Panel puts off Downing façade decision

PROVIDENCE – The façade of the Downing Corp. building located next to the historic Arcade shopping center received a reprieve on Monday from the Downcity Design Review Committee. A developer wants to turn it into a parking lot. More

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Panel puts off Downing façade decision

JEF NICKERSON / GREATER CITY: PROVIDENCE
THE FATE of the façade of the Downing Corp. building on Weybosset Street, above right, remains in question after a city committee put off a final decision.
Posted 11/10/09

PROVIDENCE – The façade of the Downing Corp. building located next to the historic Arcade shopping center received a reprieve on Monday from the Downcity Design Review Committee.

Developer Jeremiah O’Connor III had asked the committee to allow him to tear down the façade and replace it with a temporary parking lot. But some committee members expressed hesitation about permitting the destruction of the façade, which was supposed to be incorporated into a condo tower that never materialized.

O’Connor is expected to return to the committee next month to discuss the matter further.

Robert Azar, the city’s director of current planning, on Tuesday told Providence Business News that committee members questioned O’Connor about his assertion that the façade was becoming too costly to maintain and therefore it only made sense to raze it. And some residents urged the committee to save what they considered an historic structure that the developers had pledged to preserve.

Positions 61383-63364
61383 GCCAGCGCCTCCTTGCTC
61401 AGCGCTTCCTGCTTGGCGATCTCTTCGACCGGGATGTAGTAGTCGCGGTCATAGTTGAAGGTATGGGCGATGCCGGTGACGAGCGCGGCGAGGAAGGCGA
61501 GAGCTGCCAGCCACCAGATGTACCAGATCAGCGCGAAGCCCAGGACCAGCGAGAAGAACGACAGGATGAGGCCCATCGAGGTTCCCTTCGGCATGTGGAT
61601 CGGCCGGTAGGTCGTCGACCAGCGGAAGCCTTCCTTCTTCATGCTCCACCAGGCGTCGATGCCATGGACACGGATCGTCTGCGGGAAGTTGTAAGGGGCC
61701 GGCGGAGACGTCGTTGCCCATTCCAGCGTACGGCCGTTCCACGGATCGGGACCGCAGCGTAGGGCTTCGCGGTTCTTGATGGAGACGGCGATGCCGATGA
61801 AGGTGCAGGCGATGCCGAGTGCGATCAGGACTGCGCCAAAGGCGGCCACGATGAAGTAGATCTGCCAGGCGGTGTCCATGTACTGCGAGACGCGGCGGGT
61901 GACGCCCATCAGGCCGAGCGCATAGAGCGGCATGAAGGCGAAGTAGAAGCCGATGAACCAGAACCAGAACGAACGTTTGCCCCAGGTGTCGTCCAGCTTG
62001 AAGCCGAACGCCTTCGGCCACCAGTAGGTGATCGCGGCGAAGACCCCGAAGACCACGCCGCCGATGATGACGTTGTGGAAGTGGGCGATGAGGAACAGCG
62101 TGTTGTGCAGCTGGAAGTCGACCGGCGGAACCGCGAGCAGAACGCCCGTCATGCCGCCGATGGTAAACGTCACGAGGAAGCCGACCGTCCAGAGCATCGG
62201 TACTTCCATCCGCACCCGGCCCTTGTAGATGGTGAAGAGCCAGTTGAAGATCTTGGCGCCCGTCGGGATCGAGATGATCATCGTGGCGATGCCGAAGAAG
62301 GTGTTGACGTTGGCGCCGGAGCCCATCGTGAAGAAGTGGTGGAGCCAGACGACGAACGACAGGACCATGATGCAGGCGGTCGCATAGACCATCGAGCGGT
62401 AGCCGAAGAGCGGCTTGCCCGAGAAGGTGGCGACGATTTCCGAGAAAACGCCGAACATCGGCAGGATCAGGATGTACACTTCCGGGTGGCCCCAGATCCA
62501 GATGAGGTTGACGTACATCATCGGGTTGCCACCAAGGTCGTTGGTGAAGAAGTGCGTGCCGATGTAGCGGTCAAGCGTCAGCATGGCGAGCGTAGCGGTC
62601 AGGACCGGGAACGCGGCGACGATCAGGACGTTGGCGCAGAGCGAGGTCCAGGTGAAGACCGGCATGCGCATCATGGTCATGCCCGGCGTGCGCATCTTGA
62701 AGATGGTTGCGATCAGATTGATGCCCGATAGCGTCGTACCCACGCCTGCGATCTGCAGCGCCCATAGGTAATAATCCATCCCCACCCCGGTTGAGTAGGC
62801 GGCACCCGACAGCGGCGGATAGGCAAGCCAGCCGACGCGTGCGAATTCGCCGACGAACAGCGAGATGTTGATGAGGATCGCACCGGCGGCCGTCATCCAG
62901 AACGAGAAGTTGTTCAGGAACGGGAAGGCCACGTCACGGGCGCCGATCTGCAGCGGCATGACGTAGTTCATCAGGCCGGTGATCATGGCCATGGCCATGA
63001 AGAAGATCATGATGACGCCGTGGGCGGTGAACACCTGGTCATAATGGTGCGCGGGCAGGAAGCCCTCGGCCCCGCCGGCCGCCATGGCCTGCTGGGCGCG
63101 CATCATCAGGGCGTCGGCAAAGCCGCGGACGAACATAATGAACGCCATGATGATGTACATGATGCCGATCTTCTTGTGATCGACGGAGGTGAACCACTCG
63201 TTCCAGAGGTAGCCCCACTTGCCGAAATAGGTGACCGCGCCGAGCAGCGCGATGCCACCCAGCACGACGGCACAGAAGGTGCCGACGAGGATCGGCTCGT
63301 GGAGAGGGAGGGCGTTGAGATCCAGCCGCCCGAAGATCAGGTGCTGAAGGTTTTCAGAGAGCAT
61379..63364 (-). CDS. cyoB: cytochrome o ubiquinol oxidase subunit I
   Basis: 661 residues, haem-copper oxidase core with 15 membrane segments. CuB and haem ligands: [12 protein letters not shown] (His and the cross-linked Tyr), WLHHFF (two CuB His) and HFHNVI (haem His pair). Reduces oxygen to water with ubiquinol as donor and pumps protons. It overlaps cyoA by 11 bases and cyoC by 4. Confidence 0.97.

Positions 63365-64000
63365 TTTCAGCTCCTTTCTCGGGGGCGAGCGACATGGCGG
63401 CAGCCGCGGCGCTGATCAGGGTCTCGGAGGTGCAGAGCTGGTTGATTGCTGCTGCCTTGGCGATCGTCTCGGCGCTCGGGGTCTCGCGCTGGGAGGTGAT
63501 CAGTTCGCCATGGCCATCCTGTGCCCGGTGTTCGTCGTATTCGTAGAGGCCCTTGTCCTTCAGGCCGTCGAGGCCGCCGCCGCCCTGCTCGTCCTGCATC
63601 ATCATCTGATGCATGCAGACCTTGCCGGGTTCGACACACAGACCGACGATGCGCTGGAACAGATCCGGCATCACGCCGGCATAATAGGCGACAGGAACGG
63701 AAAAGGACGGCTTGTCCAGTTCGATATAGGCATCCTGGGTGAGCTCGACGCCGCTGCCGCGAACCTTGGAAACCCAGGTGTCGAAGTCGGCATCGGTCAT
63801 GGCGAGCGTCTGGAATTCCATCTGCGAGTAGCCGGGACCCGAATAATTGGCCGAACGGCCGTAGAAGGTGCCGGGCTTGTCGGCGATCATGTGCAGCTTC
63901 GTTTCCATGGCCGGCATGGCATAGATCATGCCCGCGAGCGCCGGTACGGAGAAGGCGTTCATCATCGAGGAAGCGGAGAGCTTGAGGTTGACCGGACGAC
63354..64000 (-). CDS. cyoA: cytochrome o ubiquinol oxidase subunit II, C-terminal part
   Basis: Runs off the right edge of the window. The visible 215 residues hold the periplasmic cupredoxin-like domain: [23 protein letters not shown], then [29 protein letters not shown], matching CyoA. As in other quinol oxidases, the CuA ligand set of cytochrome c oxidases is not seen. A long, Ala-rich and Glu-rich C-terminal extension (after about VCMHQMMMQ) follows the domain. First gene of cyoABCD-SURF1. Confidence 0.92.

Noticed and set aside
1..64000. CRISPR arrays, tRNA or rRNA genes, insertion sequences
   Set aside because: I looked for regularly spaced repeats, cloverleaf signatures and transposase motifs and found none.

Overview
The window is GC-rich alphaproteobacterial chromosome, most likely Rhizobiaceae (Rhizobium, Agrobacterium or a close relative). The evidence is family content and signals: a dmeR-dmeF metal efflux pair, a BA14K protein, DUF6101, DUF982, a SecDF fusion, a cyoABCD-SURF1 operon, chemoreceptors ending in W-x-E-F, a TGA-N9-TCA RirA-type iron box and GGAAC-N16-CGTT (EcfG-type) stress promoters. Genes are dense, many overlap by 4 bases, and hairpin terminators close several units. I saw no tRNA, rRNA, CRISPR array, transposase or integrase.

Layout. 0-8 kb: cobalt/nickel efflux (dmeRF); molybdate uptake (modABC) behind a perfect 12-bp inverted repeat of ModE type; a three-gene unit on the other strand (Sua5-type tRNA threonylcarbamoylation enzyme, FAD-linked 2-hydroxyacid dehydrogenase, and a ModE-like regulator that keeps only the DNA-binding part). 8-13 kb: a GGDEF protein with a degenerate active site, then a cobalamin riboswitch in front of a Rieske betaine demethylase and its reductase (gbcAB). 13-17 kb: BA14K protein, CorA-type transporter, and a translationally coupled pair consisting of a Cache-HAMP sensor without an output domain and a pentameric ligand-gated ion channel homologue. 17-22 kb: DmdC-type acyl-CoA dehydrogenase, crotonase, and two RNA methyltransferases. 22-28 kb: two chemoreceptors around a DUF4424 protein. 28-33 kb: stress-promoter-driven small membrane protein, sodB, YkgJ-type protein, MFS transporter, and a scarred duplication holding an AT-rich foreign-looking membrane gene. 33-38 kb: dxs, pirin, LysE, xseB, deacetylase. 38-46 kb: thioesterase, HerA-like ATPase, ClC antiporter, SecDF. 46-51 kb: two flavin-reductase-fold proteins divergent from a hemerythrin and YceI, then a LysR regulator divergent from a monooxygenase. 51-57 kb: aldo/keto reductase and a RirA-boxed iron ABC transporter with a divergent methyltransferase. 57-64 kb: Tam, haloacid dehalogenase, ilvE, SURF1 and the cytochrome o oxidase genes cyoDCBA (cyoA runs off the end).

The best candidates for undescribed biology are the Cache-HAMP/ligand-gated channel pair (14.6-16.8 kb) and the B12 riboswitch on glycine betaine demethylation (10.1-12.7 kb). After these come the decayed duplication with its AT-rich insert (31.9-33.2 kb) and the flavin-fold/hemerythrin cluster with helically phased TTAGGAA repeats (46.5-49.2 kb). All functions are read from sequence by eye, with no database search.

Local business owners, on the other hand, complained to the committee that the scaffolding holding up the façade was hurting their businesses by blocking foot traffic. And O’Connor, the developer, argued that his proposed parking lot, with roughly 50 spaces, would be an asset to the area.

Zoning ordinances normally prohibit parking lots that are visible from the street in the Downcity District, Azar said. Constructing one requires approval from the city’s Planning and Development Department, a special permit from the Zoning Board of Review or a zoning change approved by the City Council.

The Downing Corp. façade, once part of the Providence National Bank Building, was initially supposed to be part of a 32-story residential tower called One Ten Westminster. The $90 million project would have included 130 luxury condominiums.

The developers went on to tear down the Downing Corp. building, except for the façade, but never started construction on the tower.

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